Tuesday, February 17, 2015

Two Poems


Trees amaze me most in winter when
stark against slate skies
slim, long branches bend.  In December
snow somehow gently clings.
Pagans danced around oaks, in awe.
Trees were holy things.
Squirrels hurry as sparrows startle
through large, breathing limbs,
squeaking speckled, noisy hymns.
Pale, crisp leaves lay soft nearby,
in winter when trees amaze me most.


People do odd things
after the death of a parent –
lose their faith,
end a marriage,
travel somewhere
they read of long ago,
as if, as if…
the faces they owned
before they saw
the things no one tells,
would somehow return,
certain and vaguely young.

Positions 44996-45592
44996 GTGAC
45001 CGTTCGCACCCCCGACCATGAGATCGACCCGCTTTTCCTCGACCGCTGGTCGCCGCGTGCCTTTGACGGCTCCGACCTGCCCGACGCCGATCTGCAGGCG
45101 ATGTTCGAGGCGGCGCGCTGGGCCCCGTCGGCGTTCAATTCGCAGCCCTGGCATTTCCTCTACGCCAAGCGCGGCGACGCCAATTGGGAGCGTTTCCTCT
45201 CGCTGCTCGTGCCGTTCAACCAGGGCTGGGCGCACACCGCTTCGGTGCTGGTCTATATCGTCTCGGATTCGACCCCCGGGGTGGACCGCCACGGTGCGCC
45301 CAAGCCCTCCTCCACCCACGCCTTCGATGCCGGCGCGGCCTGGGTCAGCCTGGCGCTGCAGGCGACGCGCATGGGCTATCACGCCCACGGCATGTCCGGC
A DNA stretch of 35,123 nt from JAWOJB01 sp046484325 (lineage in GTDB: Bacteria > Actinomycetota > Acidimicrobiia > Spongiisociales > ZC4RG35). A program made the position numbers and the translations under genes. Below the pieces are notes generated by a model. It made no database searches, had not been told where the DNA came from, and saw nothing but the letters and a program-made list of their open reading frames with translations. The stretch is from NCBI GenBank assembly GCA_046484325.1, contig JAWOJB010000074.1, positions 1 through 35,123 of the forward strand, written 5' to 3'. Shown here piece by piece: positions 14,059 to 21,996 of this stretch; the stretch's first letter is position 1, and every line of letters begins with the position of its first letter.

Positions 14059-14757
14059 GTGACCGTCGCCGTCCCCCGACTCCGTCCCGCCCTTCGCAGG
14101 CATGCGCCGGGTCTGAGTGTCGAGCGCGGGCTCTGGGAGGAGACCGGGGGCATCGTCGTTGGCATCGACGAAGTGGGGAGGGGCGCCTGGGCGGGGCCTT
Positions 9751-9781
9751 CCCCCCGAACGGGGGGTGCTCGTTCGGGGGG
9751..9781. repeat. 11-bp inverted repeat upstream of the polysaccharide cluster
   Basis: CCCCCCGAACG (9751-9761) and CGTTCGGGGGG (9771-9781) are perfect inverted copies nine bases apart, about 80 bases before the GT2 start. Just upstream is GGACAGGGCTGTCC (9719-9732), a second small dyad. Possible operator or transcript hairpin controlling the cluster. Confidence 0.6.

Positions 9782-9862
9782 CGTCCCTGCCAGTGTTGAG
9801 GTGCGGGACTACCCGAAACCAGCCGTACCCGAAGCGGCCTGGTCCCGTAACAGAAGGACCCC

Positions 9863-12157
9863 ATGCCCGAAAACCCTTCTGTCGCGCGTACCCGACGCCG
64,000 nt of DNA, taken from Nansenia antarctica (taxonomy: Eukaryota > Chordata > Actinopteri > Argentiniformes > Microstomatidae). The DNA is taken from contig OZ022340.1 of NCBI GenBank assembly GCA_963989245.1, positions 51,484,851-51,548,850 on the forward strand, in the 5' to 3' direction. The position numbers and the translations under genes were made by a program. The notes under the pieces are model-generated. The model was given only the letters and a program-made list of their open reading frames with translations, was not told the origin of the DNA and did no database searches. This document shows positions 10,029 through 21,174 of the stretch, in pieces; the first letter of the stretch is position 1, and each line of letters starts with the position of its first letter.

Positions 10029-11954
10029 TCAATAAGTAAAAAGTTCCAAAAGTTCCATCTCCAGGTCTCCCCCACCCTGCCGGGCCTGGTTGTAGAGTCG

The last time I saw my mother
she winked at me when encouraged
to attend a sing-along.
I understood that wink to mean
there wasn’t much to sing about
stationed by the large window
in a locked wheelchair so the nursing
home staff could move freely.
That window waits for me.

It does no one good
to cry in the dark,
“I was wrong.”  You need
to go on in the way
almost sleeping children
pull bedcovers and sigh
into the breadth of night.

from First Kiss by Barbara Alfaro

 © Barbara Alfaro

“Afterlife” first appeared in The Chesapeake Reader.

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